Unlike criminal background checks— which negatively and disproportionately impact minorities and low-income communities— social media data is truer to a person’s character and more accurately represents social demographics. When performed in a thoughtful, compliant, and legal way, reviewing an employee’s social media presence encourages more positive relationships between coworkers and managers, notifies HR of potential burgeoning issues, and promotes a corporate culture of diversity and inclusion.
• Promote and practice screening consistency. Use processes for social media screening the same way you conduct other background screening like criminal checks and motor vehicle records searches. Document a list of the sites you screen, the information you search for, and how it will be used. For example, if Instagram isn’t on your list, don’t use it on only younger employees.
As an HR Professional, you need to ponder how this affects your company.
“70% of employers already use social media in a hiring decision, up by 60% since 2016.”
Social media is permeating the business world. Most companies have a presence on at least one social media channel to promote their products and strengthen their branding messages. Employees also contribute to the overall company reputation by what they share online.
In 2019, many companies are using social media to screen their job candidates. Why not leverage the information that can be gathered from social media to monitor your current employees, too?
Best Practices for Setting Up Your Company’s Social Media Monitoring Policy By SONYA WEATHERS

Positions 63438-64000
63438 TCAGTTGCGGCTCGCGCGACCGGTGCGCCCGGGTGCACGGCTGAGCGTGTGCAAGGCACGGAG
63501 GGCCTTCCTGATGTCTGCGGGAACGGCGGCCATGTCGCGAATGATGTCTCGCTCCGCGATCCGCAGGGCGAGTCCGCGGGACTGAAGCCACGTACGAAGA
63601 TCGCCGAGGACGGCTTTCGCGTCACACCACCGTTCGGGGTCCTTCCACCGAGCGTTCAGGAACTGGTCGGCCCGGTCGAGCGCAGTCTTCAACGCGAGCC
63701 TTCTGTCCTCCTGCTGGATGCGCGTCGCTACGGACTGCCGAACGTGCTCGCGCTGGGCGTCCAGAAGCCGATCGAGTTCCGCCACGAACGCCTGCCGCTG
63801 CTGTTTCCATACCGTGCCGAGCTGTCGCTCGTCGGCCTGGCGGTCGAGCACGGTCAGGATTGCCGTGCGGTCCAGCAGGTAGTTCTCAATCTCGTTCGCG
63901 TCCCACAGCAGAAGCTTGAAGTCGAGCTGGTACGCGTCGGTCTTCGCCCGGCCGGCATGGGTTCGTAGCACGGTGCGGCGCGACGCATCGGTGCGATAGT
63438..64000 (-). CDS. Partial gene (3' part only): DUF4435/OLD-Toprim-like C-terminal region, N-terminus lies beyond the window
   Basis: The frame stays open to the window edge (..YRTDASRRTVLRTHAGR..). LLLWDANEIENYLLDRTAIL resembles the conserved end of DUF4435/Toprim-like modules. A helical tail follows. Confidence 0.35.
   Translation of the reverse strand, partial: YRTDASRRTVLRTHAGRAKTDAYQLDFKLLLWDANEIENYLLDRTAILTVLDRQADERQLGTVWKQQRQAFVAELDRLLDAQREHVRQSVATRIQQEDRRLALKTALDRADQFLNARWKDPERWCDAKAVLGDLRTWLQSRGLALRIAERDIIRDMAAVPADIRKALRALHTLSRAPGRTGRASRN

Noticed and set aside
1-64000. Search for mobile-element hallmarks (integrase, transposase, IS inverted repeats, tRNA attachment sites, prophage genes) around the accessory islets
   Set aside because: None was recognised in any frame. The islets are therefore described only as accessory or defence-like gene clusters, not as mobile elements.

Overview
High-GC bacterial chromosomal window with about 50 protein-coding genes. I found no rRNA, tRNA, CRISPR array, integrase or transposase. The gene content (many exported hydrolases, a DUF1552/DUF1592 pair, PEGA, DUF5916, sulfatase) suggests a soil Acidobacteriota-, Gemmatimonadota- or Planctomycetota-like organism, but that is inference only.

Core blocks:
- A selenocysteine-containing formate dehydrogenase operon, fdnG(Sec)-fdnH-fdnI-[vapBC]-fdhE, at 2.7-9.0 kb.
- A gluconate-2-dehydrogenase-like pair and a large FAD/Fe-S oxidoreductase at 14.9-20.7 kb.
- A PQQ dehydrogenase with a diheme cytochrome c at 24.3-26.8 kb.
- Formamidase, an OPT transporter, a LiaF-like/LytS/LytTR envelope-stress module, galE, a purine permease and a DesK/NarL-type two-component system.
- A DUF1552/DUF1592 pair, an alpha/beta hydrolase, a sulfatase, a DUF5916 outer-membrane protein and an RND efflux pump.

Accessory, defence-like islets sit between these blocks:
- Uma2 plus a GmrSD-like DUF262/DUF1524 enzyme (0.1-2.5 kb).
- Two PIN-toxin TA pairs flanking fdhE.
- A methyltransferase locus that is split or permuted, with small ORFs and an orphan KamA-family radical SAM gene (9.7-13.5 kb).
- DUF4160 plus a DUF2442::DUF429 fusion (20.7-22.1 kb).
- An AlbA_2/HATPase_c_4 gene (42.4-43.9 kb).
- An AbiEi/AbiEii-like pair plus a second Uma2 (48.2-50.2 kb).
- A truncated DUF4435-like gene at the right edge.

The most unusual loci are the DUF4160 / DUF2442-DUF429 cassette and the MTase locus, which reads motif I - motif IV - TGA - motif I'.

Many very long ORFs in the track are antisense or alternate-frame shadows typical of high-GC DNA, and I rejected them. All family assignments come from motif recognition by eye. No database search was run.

HR must proactively design a policy that addresses social media usage and set guidelines of what is and isn’t acceptable behavior, and make sure it’s followed with a comprehensive social media monitoring process. Why is social media monitoring important? Social media screening taps into publicly shared social media information to determine whether someone is successfully representing and promoting the company’s core values. Although widely believed, social media screening and monitoring does NOT focus on personal habits or traits, but highlights behavior that could raise serious concerns in the workplace. For example: • Racism. Derogatory comments and likes about a group of individuals may show attitudes that could be harmful for the company’s reputation and potentially spark workplace conflict. • Sexism. Evidence of sexism on social media may prompt HR to work with the employee so he or she doesn’t behave in a way that gets the company sued down the road. • Violence. Companies have a responsibility to create a safe working environment. Threats or evidence of violent tendencies on social media could end up affecting the workplace and should be addressed. 22